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GeForce 8800 GT 512MB vs Radeon RX 460 2GB

Intro

The GeForce 8800 GT 512MB comes with a GPU core clock speed of 600 MHz, and the 512 MB of GDDR3 RAM is set to run at 900 MHz through a 256-bit bus. It also is made up of 112 Stream Processors, 56 TAUs, and 16 Raster Operation Units.

Compare those specs to the Radeon RX 460 2GB, which features a clock frequency of 1090 MHz and a GDDR5 memory frequency of 1750 MHz. It also uses a 128-bit memory bus, and makes use of a 14 nm design. It features 896 SPUs, 56 Texture Address Units, and 16 ROPs.

Display Graphs

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Power Usage and Theoretical Benchmarks

Power Consumption (Max TDP)

Radeon RX 460 2GB 75 Watts
GeForce 8800 GT 512MB 105 Watts
Difference: 30 Watts (40%)

Memory Bandwidth

Performance-wise, the Radeon RX 460 2GB should theoretically be much better than the GeForce 8800 GT 512MB overall. (explain)

Radeon RX 460 2GB 112000 MB/sec
GeForce 8800 GT 512MB 57600 MB/sec
Difference: 54400 (94%)

Texel Rate

The Radeon RX 460 2GB is quite a bit (about 82%) better at anisotropic filtering than the GeForce 8800 GT 512MB. (explain)

Radeon RX 460 2GB 61040 Mtexels/sec
GeForce 8800 GT 512MB 33600 Mtexels/sec
Difference: 27440 (82%)

Pixel Rate

If using high levels of AA is important to you, then the Radeon RX 460 2GB is superior to the GeForce 8800 GT 512MB, by far. (explain)

Radeon RX 460 2GB 17440 Mpixels/sec
GeForce 8800 GT 512MB 9600 Mpixels/sec
Difference: 7840 (82%)

Please note that the above 'benchmarks' are all just theoretical - the results were calculated based on the card's specifications, and real-world performance may (and probably will) vary at least a bit.

Price Comparison

GeForce 8800 GT 512MB

Radeon RX 460 2GB

Specifications

Display Specifications

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Model GeForce 8800 GT 512MB Radeon RX 460 2GB
Manufacturer nVidia AMD
Year Oct 2007 August 2016
Code Name G92 Polaris 11
Memory 512 MB 2048 MB
Core Speed 600 MHz 1090 MHz
Memory Speed 1800 MHz 7000 MHz
Power (Max TDP) 105 watts 75 watts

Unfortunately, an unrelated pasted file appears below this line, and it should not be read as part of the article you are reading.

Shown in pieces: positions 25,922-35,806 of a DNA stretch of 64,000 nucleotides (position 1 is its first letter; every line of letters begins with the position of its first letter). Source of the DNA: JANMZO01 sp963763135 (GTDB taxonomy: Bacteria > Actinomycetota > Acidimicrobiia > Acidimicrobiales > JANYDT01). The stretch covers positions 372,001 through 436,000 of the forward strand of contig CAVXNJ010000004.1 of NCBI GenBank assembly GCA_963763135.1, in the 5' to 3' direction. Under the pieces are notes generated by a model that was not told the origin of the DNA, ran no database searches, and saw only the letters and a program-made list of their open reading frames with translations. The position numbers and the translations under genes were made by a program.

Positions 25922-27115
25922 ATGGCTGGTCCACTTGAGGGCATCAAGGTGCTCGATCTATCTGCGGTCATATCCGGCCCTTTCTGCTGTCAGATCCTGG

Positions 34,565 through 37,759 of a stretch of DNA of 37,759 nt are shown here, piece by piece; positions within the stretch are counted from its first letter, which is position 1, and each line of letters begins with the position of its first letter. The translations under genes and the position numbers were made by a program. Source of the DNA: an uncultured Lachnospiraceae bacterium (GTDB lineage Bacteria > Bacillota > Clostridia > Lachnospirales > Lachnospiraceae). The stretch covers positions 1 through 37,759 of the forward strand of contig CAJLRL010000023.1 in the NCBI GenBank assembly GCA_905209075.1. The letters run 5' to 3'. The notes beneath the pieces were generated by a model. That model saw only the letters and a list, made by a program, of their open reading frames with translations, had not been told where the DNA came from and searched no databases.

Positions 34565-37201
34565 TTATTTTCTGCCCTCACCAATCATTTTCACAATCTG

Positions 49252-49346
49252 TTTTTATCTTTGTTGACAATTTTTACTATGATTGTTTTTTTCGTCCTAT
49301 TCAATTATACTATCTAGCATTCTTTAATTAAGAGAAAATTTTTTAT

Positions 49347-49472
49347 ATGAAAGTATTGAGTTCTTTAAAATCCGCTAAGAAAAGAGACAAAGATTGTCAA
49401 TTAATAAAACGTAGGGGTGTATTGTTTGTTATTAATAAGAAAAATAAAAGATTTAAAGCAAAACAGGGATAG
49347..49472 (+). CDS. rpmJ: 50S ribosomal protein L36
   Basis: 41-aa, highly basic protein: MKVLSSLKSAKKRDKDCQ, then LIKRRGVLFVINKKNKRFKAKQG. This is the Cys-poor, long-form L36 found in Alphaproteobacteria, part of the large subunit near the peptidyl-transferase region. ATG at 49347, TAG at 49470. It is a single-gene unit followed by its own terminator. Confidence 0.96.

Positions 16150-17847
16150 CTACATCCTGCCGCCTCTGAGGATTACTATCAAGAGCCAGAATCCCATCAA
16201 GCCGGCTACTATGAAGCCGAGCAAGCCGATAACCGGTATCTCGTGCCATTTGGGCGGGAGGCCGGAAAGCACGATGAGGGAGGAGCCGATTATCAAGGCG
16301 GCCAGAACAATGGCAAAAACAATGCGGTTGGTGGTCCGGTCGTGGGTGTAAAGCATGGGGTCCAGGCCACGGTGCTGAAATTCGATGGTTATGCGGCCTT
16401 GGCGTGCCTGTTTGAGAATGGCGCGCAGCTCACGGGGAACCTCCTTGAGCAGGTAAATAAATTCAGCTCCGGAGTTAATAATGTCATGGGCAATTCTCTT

Bandwidth 57600 MB/sec 112000 MB/sec
Texel Rate 33600 Mtexels/sec 61040 Mtexels/sec
Pixel Rate 9600 Mpixels/sec 17440 Mpixels/sec
Unified Shaders 112 896
Texture Mapping Units 56 56
Render Output Units 16 16
Bus Type GDDR3 GDDR5
Bus Width 256-bit 128-bit
Fab Process 65 nm 14 nm
Transistors 754 million 3000 million
Bus PCIe x16 2.0 PCIe 3.0 x16
DirectX Version DirectX 10 DirectX 12.0
OpenGL Version OpenGL 3.0 OpenGL 4.5

Memory Bandwidth: Bandwidth is the maximum amount of data (in units of MB per second) that can be moved across the external memory interface in one second. It is worked out by multiplying the bus width by its memory clock speed. In the case of DDR type RAM, the result should be multiplied by 2 once again. If DDR5, multiply by ANOTHER 2x. The higher the card's memory bandwidth, the faster the card will be in general. It especially helps with AA, High Dynamic Range and high resolutions.

Texel Rate: Texel rate is the maximum amount of texture map elements (texels) that can be processed per second. This number is calculated by multiplying the total texture units by the core speed of the chip. The better the texel rate, the better the video card will be at handling texture filtering (anisotropic filtering - AF). It is measured in millions of texels in a second.

Pixel Rate: Pixel rate is the maximum amount of pixels the video card can possibly record to its local memory in one second - measured in millions of pixels per second. The figure is calculated by multiplying the number of ROPs by the clock speed of the card. ROPs (Raster Operations Pipelines - sometimes also referred to as Render Output Units) are responsible for filling the screen with pixels (the image). The actual pixel fill rate is also dependant on many other factors, most notably the memory bandwidth - the lower the bandwidth is, the lower the potential to reach the maximum fill rate.

GeForce 8800 GT 512MB

Radeon RX 460 2GB

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